The majority of the laws in the three short, yet complex and math-heavy chapters of Kinim deal with the requirements that bird offerings always be given in a pair of the same species, properly designated as olah or hata'at, and assigned to the proper individual. The mishnayot discuss scenarios such as different birds being mixed up or even flying between different nests. For a self-identifying 'humanities person,' the examples in which birds get mixed up between as many as seven different nests, and the rabbis lay out how many must be disqualified in case they were already designated as the improper category of offering. I believe that a fundamental life lesson lies below the intricate details of Kinim, that of proper intentions and evaluating our actions. The emphasis in these laws on placing adequate thought into choosing, setting aside and offering a specific sacrifice can be aplied to our lives in the twenty-first century. Like our ancestors did when they offered bird sacrifices, we should carefully consider and be deliberate in our decisions and actions. We should think before we act, and when appropriate attempt to fulfill sacred charges, better ourselves and assist others through our deeds.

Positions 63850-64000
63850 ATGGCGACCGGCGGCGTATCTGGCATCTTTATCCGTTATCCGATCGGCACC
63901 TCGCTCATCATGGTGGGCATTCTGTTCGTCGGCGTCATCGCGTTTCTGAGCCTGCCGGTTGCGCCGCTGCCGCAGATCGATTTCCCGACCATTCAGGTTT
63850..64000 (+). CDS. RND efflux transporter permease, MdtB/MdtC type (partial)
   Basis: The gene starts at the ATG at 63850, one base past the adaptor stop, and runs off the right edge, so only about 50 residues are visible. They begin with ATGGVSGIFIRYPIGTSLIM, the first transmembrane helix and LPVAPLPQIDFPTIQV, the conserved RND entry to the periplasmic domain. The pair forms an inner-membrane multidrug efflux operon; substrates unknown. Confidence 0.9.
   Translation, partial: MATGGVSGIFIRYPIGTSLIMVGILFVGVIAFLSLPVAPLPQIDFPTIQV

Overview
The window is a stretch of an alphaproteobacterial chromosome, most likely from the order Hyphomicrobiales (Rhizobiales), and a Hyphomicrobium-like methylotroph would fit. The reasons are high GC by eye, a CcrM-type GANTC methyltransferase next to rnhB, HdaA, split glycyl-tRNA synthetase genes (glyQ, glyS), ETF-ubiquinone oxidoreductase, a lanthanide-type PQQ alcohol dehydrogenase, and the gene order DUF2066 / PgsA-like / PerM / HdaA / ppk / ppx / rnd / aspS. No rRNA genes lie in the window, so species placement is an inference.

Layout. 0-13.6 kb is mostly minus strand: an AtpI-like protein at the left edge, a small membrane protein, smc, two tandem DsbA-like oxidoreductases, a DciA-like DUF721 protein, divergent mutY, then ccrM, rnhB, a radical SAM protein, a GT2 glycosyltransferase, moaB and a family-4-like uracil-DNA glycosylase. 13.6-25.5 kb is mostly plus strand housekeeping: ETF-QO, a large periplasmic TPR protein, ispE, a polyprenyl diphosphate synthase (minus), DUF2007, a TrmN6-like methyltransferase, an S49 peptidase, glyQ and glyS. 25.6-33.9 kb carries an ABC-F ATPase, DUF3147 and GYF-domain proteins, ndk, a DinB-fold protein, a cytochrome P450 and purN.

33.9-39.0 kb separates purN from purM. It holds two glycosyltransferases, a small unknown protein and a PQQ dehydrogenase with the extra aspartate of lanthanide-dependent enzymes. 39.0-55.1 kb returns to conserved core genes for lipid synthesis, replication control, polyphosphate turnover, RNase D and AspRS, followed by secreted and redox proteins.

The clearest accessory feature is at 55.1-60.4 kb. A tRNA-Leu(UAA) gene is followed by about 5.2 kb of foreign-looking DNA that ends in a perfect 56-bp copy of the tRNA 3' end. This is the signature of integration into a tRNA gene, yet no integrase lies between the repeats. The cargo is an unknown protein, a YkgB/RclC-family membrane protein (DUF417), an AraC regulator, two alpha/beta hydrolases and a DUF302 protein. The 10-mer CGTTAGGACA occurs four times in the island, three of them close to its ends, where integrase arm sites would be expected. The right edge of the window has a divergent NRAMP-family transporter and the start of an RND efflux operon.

It is common for tractates and especially orders of the Mishnah to conclude with short, inspirational homilies, and this is the case as the discussion of the Temple service and sacrifices which occupied Seder Kodashim come to a close. The second half of Kinim 3:5 contains two distinct messages:

אמר רבי יהושוע, זה הוא שאמרו, כשהוא חי, קולו אחד; וכשהוא מת, קולו שבעה. כיצד קולו שבעה: שתי קרניו, שתי חצוצרות; שני שוקיו, שני חלילין; עורו לתוף, ומעיו לנבלים, ובני מעיו לכינורות. ויש אומרין, אף צמרו לתכלת.
Rabbi Joshua said: When [an animal] is alive it has one voice, but after its death it has seven voices. How is this so? It's two horns become two shofarot, its two shin-bones become two flutes, its skin is stretched out to cover a drum, and different sinews become strings for harps and lyres. Some say , even its wool can be used for the blue-color[ed robe of the High Priest].